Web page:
Who digs in the rabbit hole?

Here the division of labor is relatively clear. The female rabbits are responsible for most of the digging. A tunnel system is usually created by expanding a litter burrow after the young are large enough to help dig themselves. The dominant male does not participate in the work and the young are also ignored until they reach a certain age.

Only when these are no longer suckled by his partner, he pays attention to them and then these must remain submissive or withdraw. In a rabbit warren, attention is also paid to the number of rabbits. On the one hand, young males are driven out of the burrow more quickly when the number is high, but the number of newborns also decreases when the density is high.


Garden animal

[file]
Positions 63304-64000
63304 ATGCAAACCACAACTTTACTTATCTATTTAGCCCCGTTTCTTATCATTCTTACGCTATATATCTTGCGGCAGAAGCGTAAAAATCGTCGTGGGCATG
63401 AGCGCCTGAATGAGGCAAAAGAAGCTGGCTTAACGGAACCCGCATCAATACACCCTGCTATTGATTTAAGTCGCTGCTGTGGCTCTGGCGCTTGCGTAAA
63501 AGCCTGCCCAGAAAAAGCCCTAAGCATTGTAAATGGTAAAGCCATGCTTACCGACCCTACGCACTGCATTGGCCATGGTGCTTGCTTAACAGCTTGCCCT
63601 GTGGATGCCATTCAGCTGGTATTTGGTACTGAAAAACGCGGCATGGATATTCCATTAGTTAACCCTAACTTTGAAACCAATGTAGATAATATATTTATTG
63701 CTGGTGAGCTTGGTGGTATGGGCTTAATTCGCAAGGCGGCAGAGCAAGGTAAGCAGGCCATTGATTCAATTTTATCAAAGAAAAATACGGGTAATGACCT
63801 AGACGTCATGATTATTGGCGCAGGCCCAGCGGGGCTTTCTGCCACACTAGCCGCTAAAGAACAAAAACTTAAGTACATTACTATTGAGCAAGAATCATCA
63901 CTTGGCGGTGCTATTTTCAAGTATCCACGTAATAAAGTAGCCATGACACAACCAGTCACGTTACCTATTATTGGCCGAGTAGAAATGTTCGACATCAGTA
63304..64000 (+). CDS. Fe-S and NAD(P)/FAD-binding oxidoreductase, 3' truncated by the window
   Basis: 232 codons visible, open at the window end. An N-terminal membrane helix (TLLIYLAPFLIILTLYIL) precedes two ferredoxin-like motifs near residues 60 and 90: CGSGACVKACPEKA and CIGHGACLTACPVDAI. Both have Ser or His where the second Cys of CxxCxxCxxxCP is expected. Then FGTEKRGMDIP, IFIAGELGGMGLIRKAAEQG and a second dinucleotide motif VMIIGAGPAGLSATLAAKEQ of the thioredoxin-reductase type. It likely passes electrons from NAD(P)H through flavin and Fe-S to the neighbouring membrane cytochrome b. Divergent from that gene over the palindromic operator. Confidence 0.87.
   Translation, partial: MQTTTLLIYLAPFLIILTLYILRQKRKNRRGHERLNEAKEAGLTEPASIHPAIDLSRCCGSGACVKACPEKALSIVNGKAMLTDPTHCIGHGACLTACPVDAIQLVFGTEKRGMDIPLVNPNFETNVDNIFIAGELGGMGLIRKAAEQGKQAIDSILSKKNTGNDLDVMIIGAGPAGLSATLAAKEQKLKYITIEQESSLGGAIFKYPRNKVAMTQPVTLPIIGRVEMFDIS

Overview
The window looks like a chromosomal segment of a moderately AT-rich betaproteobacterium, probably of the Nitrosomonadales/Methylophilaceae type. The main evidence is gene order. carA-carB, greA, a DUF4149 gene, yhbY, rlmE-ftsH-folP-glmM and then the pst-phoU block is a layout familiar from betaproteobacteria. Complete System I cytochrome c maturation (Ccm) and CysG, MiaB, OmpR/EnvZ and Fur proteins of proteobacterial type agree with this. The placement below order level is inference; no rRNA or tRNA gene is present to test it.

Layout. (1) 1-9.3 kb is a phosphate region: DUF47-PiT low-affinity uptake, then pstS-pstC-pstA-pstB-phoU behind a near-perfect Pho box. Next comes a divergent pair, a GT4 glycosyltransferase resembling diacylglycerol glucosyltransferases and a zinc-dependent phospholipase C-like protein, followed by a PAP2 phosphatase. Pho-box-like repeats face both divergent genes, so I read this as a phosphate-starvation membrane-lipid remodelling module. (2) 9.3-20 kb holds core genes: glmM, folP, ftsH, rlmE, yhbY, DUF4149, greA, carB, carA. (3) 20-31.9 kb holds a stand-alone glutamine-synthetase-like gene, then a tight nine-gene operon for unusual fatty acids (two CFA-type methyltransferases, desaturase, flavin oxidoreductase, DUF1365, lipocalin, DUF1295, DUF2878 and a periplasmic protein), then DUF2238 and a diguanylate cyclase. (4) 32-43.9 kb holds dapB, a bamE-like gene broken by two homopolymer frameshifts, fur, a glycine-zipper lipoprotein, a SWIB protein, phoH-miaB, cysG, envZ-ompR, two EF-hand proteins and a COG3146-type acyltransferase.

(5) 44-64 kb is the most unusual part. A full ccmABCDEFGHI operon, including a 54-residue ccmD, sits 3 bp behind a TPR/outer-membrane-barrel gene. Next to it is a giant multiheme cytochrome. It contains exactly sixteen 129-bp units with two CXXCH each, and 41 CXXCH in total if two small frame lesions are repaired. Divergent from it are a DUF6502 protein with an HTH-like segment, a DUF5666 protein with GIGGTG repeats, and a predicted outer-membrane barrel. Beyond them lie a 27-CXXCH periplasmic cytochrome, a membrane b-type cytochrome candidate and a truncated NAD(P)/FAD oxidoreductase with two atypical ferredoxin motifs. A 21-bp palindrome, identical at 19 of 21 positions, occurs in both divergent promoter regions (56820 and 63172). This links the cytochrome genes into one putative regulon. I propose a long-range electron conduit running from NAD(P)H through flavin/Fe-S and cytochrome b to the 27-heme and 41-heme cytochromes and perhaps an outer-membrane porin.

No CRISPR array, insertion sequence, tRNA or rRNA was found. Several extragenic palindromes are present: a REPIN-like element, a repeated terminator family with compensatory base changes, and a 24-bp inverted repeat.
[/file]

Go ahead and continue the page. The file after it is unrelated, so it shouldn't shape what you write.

Garden animal - A life with nature

Welcome to my animal blog! My name is Dirk and I am happy to take you on my journey through the fascinating world of animals and gardening.

Born 54 years ago, I have had an insatiable curiosity for the animal world around me since childhood. Although I have moved professionally in other industries, my true passion has always been animals and nature. It is remarkable how a small garden has become such an important part of my life.

Many of my fondest memories are associated with the animals that share our home. Whether it's the curious squirrels that scurry across the trees in the morning, the colorful variety of birds that visit our feeders, or the busy bees and butterflies that pollinate our flowers, every moment with them is invaluable to me.

This blog is my contribution to share my experiences, discoveries and insights with like-minded people. Here I will share stories of unforgettable encounters with animals, give tips on gardening and creating wildlife-friendly habitats, and take you on my journeys through nature.

Thank you so much for being here!

Dirk aka garden animal